Aquatic worms are gross enough. But ancient aquatic worms were infinitely more terrifying. Ovatiovermis cribratus, which was recently classified as a new species, is no exception. The worm, which lived about 500 million years ago, is like something out of H.R. Giger’s sketchbook.
Thankfully, it was only about as big as a thumb. But its appearance was fearsome. It looked a cross between a shrimp, a sea pig, a centipede and whatever your worst nightmare is. It was a genetic forebear of arthropods and tardigrades, which lived in shallow seas around North America.
Two Ovatiovermis fossils are known to science. The first of them was found many years ago and the second in 2011, a lucky find made by a tourist who was investigating the Burgess Shale.
Both of the fossils were found in the Burgess Shale Formation, a UNESCO World Heritage site that’s famous for yielding a bounty of marine fossils. It used to be an ancient seafloor. Now, it’s in the Rockies, in British Columbia.
Burgess Shale fossils are remarkable not only for their number, but also for their quality. They tend to preserve a large proportion of the original organisms’ soft tissue as well as their bones and chitinous exoskeletons. The Burgess Shale is about 508 million years old, making it one of the earliest fossil beds to preserve soft-part imprints.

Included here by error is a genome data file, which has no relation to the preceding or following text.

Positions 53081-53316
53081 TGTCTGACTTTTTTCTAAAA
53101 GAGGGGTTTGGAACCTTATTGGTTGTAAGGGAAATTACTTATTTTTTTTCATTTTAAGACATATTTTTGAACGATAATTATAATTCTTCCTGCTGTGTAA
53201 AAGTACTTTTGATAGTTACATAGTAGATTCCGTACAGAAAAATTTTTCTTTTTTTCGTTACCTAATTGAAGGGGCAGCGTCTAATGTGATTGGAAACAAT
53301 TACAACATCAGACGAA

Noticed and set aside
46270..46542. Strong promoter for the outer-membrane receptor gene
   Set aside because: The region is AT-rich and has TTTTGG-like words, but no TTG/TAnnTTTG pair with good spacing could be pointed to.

A paleontologist named Charles Walcott discovered the Burgess Shale in 1909. He came back the next year with family in tow to build a quarry at Fossil Ridge. He kept coming back until 1924, collecting specimens along the way. By the end of his career, he had gathered over 65,000 fossils.
The worm’s name gives a clue as to it lifestyle. “Ovatiovermis” means that it stood upright on the seafloor, extending its upper body into the current. “Cribratus” refers to the way it likely collected food, by sieving it out of passing water.
Ovatiovermis cribratus belonged to the Lobopodian group of organisms.
According to Cédric Aria, who co-authored a study published recently about the newly discovered worms, “Lobopodians have mostly been seen so far as an eclectic group. We think that suspension feeding was common among them and turned out to be important in the initial ‘burst’ of that colossal group that gave rise to water bears, velvet worms and arthropods.”
The fossils were found in a deposit at the bottom of a 160-meter-tall cliff. The area would have been deeply enough submerged to not be disturbed by surface agitation and waves, even during storms. We used to believe that the Burgess Shale was deposited in “anoxic” conditions, meaning devoid of oxygen, but research now suggests that oxygen was cycled that deep regularly.
If the worm gives you the willies, don’t worry. They’re long extinct. But there are plenty of other creepy-crawlies out there that are just as weird or weirder.